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Here's How Much the Average American Taxpayer Gives to Charity -- and Why It Could Fall in 2018

Jar of coins labaled charity.

The charitable contributions deduction has been one of the most widely used and most lucrative tax breaks available to American taxpayers for many years, with nearly 37 million taxpayers taking advantage of it in a recent tax year.

However, one key provision in the Tax Cuts and Jobs Act could dramatically change this. While the deduction itself was preserved, it's likely that far fewer Americans will be able to deduct their generous contributions to charity in the future. Here's a look at how much Americans give to charity, and how this could be affected going forward.

Jar of coins labaled charity.

Image source: Getty Images.

The average American's charitable contributions

A total of 36.95 million tax returns claimed a deduction for charitable contributions made during the 2016 tax year, the most recent year for which data is available. And to be clear, these are the tax returns Americans filed in 2017.

The average charitable deduction among those nearly 37 million tax returns was $5,508. This was up slightly over the $5,491 average deduction from the previous year.

By income level

Charitable contributions vary tremendously among income brackets, so here's a look at how much the average American contributes to charity by income level:

Income Range (AGI) Average Charitable Contributions Deduction
Under $15,000 $1,471
$15,000-$29,999 $2,525
$30,000-$49,999 $2,871
$50,000-$99,999 $3,296
$100,000-$199,999 $4,245
$200,000-$249,999 $5,472
$250,000 or more $21,364

Data source: IRS preliminary 2016 data. Figures are rounded to the nearest dollar.

Why this is important to know

While it's certainly interesting to see how much money Americans donate to charity, this data has a practical application as well.

Here's one tax fact many Americans don't realize: The IRS knows how much the average person of your income level donates to charity, pays in mortgage interest, and spends on medical expenses. If your deductions in any area are significantly above-average, it could be a red flag to the IRS, and could increase your chances of an audit. In other words, if you earn $75,000 and claim a $6,000 charitable contributions deduction (nearly twice the average for your income bracket), it could prompt a closer look from the IRS.

To be perfectly clear, you should take every penny worth of charitable deductions to which you are entitled. Just be prepared to back up your claims -- especially if yours might stand out to the IRS.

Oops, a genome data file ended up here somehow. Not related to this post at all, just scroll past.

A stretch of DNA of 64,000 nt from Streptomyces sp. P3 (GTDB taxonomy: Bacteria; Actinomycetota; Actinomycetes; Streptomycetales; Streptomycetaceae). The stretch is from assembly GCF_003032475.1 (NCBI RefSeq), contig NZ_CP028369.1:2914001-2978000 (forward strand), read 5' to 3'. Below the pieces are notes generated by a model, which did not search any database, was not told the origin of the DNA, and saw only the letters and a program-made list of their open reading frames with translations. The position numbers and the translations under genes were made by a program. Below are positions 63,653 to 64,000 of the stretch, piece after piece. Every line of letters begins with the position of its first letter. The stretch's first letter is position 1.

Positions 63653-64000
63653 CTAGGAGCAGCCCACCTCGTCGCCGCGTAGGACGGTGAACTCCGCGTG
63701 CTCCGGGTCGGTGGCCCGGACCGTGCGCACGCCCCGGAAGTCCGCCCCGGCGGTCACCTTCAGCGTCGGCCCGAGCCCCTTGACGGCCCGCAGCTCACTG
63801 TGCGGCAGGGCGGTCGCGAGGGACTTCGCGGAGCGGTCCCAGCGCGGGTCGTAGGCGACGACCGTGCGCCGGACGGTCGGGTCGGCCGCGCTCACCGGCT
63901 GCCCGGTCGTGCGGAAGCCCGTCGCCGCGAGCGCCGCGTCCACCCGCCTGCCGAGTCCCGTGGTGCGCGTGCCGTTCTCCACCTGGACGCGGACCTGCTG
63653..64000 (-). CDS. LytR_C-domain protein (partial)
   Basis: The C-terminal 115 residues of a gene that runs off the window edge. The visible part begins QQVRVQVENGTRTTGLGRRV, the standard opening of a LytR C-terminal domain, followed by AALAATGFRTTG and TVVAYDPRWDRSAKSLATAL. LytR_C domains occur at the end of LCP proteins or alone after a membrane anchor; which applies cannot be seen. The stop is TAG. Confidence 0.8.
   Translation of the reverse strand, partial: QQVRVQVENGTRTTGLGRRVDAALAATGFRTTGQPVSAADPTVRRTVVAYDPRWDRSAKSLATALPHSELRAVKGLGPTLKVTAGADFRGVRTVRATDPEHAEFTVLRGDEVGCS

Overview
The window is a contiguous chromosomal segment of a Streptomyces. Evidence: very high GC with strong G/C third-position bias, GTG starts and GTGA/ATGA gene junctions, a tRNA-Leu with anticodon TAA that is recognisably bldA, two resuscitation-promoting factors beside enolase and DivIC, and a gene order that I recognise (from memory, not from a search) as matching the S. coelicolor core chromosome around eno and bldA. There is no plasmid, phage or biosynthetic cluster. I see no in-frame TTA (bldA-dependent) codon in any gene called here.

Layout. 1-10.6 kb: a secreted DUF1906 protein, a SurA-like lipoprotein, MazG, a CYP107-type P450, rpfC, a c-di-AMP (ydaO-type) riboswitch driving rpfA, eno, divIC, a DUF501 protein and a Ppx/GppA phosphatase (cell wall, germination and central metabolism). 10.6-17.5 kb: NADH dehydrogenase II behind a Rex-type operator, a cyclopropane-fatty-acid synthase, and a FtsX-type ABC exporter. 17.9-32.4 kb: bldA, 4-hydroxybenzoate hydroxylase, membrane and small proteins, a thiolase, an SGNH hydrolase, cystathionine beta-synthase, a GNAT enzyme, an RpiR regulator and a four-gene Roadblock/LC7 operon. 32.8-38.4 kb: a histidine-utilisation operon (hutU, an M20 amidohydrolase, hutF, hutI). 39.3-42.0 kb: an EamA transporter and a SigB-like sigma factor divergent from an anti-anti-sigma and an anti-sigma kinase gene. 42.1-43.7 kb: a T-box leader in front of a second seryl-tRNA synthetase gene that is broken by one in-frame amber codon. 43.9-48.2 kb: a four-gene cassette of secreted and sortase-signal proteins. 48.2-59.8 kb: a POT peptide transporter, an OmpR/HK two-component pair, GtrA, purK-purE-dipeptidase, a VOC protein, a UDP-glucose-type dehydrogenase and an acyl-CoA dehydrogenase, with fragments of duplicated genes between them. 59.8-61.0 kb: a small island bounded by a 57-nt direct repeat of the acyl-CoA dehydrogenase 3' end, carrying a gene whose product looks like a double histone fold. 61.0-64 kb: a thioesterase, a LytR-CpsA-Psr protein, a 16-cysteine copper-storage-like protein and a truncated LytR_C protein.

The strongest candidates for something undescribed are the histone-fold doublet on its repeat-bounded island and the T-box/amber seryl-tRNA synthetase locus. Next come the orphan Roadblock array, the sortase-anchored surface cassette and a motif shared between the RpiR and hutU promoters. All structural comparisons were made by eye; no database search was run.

One big caveat

It's important to realize that this data only includes taxpayers who donated to charity and also chose to itemize deductions on their tax returns.

The deduction for charitable contributions is only available to those who itemize, and this only includes about 25% of the population each year. To be sure, many taxpayers who don't itemize deductions have certainly contributed to charity -- we just have no way of knowing how much they give.

How could charitable contributions change as a result of tax reform?

The biggest change in the Tax Cuts and Jobs Act that could affect charitable giving is the near-doubling of the standard deduction to $12,000 for single taxpayers and $24,000 for married taxpayers filing joint returns.

Here's why this matters. I already mentioned that about one-fourth of taxpayers itemize deductions each year. Well, the higher standard deduction is expected to cut this number dramatically . Early estimates predict that just 5% of taxpayers will benefit from itemizing going forward.

Because of this, not as many Americans will qualify for a charitable deduction, and those who do will generally be those who give larger amounts of money. And it's also possible that charitable contributions will decrease somewhat -- after all, the tax benefits are not the only reason Americans give to charity, but it's certainly an incentive in many cases.

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The views and opinions expressed herein are the views and opinions of the author and do not necessarily reflect those of Nasdaq, Inc.


The views and opinions expressed herein are the views and opinions of the author and do not necessarily reflect those of Nasdaq, Inc.

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